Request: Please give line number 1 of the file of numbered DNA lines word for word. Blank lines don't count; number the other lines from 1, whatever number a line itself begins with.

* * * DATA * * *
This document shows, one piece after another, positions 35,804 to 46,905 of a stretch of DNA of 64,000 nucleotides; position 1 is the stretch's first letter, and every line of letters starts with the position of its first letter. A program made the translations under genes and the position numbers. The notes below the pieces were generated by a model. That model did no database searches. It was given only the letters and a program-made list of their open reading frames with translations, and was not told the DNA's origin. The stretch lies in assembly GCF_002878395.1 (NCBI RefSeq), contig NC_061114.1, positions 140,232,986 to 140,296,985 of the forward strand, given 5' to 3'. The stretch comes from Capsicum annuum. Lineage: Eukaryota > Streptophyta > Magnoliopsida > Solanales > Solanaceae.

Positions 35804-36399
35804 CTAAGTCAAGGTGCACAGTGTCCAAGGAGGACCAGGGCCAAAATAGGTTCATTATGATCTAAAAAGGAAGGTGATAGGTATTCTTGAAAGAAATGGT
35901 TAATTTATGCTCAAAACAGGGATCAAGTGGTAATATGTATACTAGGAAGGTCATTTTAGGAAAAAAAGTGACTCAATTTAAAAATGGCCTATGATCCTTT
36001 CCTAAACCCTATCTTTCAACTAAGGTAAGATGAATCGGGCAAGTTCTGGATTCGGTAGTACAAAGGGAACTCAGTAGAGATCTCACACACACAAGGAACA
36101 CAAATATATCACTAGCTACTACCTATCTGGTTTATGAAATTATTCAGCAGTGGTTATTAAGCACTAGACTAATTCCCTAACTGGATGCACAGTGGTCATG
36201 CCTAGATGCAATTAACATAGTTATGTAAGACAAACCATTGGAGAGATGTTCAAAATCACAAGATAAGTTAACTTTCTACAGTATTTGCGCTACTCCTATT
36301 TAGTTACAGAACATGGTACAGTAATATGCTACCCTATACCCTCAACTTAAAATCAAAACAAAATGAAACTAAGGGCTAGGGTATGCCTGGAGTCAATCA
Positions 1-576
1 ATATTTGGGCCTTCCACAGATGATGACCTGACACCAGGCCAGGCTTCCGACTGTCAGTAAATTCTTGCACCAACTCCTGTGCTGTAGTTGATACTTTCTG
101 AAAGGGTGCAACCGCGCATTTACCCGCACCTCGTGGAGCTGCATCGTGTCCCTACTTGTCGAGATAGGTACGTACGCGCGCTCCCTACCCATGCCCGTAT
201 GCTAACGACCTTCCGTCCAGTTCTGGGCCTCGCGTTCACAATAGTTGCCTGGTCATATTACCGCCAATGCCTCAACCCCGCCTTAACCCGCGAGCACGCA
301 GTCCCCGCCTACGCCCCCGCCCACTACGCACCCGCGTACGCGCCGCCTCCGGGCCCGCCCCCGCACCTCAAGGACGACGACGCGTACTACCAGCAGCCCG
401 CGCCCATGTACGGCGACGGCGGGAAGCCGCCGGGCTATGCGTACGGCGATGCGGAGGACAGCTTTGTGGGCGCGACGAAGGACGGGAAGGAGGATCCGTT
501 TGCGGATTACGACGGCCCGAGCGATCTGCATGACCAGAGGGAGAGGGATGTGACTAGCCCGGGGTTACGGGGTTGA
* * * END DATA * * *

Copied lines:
This document shows, one piece after another, positions 35,804 to 46,905 of a stretch of DNA of 64,000 nucleotides; position 1 is the stretch's first letter, and every line of letters starts with the position of its first letter. A program made the translations under genes and the position numbers. The notes below the pieces were generated by a model. That model did no database searches. It was given only the letters and a program-made list of their open reading frames with translations, and was not told the DNA's origin. The stretch lies in assembly GCF_002878395.1 (NCBI RefSeq), contig NC_061114.1, positions 140,232,986 to 140,296,985 of the forward strand, given 5' to 3'. The stretch comes from Capsicum annuum. Lineage: Eukaryota > Streptophyta > Magnoliopsida > Solanales > Solanaceae.